BENGALURU: Thirty-eight-year-old Meena P., who runs a kirana store in Bengaluru’s startup hub of Koramangala with her husband Palani, never wanted a point of sale (PoS) machine at her store because she hated dealing with connectivity issues and tallying receipts at the end of the day. But she’s is now on a wait list for Jio’s PoS machine, which is being handed out on a pilot basis.

Jio’s new 10-inch touch screen device with an inbuilt barcode reader automatically records daily transactions. Meena was convinced because she’d no longer have to keep daily statements in notebooks and track inventory physically. “We had to pay a one-time fee of 3,000 for the device. We will get a free Jio merchant membership with it," said Meena. Jio is running a limited PoS device pilot in Bengaluru, Hyderabad, Chennai and Pune, and has partnered with Hindustan Unilever Ltd to supply products to kirana stores.

India’s kirana stores are finally benefitting from the wave of digitization. Tech startups such as Jumbotail, ShopKirana and Udaan, are creating systems for easy access to wholesale procurement for these stores. Behemoths like Reliance Jio, Amazon and Walmart are also competing with tech startups to supply wholesale inventory to kirana stores. On the consumer side, hyperlocal delivery startups such as Dunzo and Grofers are bringing in a new channel of business from app users. In the agriculture sector too, a number of new startups such as DeHaat, Agrostar, Intello Labs and others have been attracting funding from venture capitalists and angel investors. Conventional tech investors are backing disruption in agriculture, both as a means to get a jump on a new sector and revolutionize the way business is done on the field, which has not seen much innovation in decades.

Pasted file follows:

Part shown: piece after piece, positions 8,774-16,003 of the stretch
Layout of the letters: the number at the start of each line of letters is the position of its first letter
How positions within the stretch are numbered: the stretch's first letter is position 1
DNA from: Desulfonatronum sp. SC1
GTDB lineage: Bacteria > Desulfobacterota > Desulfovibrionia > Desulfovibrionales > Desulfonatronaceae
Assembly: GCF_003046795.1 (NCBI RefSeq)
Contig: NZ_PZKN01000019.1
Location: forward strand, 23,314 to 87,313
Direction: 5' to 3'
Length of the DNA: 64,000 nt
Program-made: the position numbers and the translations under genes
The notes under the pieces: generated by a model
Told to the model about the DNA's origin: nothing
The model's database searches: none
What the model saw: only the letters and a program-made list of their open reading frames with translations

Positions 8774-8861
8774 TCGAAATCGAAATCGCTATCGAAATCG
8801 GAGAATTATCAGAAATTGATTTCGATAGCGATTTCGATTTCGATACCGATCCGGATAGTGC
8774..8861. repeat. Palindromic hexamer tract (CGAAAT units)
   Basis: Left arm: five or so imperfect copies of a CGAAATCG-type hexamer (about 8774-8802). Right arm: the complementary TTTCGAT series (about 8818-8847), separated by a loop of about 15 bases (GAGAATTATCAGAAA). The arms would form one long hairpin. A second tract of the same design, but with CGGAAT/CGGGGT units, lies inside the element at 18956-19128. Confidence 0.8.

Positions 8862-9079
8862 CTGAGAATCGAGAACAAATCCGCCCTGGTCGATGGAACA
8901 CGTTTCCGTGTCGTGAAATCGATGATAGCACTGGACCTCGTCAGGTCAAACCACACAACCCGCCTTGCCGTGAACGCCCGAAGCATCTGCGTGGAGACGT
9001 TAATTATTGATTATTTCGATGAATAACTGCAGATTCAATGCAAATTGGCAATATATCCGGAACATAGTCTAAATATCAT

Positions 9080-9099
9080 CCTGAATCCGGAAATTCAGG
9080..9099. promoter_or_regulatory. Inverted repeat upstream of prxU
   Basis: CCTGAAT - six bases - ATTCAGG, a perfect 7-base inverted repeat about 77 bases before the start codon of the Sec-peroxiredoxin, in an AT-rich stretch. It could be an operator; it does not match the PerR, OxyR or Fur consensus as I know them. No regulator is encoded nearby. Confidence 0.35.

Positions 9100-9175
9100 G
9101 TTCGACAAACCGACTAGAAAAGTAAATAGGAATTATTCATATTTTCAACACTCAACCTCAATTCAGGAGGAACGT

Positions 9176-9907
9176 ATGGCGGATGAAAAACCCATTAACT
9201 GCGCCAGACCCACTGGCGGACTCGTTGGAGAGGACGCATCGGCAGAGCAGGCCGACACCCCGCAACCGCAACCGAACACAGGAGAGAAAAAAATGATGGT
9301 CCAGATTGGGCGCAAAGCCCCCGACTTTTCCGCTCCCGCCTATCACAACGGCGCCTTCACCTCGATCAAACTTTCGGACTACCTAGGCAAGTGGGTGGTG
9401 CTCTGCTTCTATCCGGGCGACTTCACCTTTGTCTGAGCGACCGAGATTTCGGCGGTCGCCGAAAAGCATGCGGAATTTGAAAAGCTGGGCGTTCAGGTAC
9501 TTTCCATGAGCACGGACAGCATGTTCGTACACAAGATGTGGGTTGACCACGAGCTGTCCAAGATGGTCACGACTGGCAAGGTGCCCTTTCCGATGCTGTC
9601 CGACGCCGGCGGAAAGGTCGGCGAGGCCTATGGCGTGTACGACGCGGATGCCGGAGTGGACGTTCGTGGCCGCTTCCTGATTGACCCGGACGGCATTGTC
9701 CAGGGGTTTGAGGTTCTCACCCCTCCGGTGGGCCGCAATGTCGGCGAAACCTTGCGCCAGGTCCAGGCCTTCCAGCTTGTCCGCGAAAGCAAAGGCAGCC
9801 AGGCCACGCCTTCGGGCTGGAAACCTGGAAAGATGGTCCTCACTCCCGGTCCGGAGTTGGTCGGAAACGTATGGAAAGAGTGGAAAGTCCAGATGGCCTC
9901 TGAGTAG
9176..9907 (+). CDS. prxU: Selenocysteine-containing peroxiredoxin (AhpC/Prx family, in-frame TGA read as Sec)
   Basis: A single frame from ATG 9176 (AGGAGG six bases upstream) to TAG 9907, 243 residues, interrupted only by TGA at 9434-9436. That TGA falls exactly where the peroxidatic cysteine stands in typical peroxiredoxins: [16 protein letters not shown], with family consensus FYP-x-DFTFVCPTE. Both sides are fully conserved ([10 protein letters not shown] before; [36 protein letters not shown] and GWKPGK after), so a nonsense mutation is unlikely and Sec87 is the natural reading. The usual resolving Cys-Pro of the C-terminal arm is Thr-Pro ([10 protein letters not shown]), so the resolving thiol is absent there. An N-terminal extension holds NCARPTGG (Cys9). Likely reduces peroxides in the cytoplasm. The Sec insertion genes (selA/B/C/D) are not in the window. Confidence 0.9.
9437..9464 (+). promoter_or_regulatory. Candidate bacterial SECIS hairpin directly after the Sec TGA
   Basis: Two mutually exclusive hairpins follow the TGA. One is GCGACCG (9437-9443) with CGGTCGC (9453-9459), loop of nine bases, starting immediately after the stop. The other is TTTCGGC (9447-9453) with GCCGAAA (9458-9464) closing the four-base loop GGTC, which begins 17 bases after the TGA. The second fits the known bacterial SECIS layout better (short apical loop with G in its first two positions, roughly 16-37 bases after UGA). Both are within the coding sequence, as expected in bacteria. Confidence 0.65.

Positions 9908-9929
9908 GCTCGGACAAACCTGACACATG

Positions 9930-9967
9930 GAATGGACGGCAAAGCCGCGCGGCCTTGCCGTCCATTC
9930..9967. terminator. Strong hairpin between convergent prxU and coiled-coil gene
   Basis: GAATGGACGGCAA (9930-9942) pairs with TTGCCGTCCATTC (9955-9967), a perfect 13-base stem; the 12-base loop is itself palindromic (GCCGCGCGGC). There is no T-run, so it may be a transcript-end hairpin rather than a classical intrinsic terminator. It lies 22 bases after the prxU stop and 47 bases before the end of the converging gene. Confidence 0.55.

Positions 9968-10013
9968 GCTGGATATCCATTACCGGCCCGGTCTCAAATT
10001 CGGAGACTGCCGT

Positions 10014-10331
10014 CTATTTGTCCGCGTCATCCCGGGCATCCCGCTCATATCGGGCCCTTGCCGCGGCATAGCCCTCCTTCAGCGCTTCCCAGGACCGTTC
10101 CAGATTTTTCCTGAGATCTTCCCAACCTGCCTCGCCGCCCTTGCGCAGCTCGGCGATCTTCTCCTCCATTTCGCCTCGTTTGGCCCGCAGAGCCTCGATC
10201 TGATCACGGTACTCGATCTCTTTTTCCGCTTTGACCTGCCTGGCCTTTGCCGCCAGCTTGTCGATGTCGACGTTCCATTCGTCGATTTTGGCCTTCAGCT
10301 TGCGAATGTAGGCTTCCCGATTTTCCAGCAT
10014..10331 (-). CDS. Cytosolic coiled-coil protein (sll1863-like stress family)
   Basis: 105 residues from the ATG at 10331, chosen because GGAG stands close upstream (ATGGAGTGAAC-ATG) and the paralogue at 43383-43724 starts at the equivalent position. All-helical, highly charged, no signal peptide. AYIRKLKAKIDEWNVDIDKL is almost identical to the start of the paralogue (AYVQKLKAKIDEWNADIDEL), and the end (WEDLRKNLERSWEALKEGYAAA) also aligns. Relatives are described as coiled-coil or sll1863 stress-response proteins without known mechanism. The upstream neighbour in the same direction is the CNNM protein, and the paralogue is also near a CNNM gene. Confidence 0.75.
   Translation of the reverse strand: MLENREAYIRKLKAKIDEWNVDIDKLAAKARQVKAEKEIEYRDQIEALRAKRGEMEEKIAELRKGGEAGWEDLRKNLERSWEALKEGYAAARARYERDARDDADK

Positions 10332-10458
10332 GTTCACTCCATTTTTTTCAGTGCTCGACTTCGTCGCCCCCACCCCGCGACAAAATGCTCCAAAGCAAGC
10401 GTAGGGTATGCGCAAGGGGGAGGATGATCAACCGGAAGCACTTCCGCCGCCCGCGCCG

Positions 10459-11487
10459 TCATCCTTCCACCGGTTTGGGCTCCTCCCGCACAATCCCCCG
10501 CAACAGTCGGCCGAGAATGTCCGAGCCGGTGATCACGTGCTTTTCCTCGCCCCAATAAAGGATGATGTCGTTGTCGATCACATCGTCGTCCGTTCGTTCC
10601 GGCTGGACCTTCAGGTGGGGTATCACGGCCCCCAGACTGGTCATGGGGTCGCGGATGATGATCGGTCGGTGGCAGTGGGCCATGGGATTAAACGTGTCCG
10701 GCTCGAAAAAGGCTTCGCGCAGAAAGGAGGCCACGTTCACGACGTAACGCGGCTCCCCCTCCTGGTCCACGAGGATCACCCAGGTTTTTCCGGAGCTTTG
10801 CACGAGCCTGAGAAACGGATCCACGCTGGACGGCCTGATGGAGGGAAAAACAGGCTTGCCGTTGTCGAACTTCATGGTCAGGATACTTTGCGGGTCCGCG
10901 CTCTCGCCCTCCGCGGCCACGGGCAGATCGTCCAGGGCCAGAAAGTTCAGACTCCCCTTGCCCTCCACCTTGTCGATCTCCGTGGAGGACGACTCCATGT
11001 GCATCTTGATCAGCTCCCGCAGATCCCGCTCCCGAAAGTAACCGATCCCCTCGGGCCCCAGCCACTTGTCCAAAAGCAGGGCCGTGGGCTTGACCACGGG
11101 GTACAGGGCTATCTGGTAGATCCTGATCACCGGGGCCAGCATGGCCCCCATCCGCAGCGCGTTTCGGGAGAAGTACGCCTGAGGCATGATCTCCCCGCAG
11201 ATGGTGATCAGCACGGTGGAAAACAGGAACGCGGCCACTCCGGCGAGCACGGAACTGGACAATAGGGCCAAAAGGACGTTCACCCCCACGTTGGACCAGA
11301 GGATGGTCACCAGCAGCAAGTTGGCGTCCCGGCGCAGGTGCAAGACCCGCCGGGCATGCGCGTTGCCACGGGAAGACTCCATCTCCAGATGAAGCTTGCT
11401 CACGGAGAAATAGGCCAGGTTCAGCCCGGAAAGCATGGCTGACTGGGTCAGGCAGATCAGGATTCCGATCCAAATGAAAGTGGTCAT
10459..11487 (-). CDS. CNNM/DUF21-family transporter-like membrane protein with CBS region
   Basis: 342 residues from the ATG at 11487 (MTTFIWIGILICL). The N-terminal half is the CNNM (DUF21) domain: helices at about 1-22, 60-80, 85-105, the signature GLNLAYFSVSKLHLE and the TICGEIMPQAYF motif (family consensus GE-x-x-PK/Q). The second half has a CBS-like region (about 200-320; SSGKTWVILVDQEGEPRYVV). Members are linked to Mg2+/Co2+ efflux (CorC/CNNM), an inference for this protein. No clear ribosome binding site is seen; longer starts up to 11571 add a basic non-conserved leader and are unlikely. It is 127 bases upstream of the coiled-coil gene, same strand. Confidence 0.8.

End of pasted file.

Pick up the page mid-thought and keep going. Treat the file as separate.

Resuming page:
“When it comes to farmers, they do not earn high margins on produce. Their returns are low compared to their effort and investment as multiple middlemen are involved. Almost 40% of the margins the farmer could have made is taken away by middlemen," says Anup Jain, managing partner, Orios Ventures, an early stage venture capital fund.

Investors say agri-tech and grocery startups, as well as tech brands that work with kirana stores, will become a focal point for investor activity in 2019. Much of the digital push into kirana stores is led by startups in Bengaluru. Startups in urban mobility, logistics, food tech, and many other segments also see Bengaluru as the place to pilot their next big idea.

“Customers or app users in Bengaluru are generally more open to trying out new products and services," says Ashish Jhina, co-founder of Jumbotail, a startup that works with kirana stores. Startups that work with traditional kiranas will have a “huge role to play in the way that food and grocery will be transacted in the future".

The dairy industry is also seeing a similar disruption. Startups like BigBasket, Doodhwala, Milkbasket and DailyNinja are working alongside dairies to automate the supply chain. Ebrahim Akbari, co-founder, Doodhwala, says dairy industry jobs are a secondary occupation for many urban Indians. “The industry constitutes a fifth of India’s farm output. Yet more than half of the dairy industry in India is unorganized," he said.

Sharad Sharma, co-founder of iSPIRT Foundation, a think-tank, said tech disruption of kirana stores is led by two competing visions. “One vision is that people will go directly to kirana stores, and purchase directly in cash, so some startups are building a stronger supply chain for kirana stores. The other is that people will buy online, and hence aggregation is the way forward," said Sharma.

Either way, for kirana stores, the supply of goods (business-to-business (B2B) wholesale) and direct-to-consumer sales are influenced by cash-rich startups and multinational corporations like Amazon and Walmart.

While experts say foreign direct investment (FDI) regulation will suffice to regulate both B2B and business-to-consumer (B2C) kirana store trade, unemployment may become a problem for farmers and store owners. “When farmers don’t make enough to support the family, one or two members will migrate to the nearest town as a maid or any opportunity that requires little skill," says Jain.

The next government will have to focus on up-skilling and soft-skill training for the unemployed rather than just trying to meet the demand for jobs.

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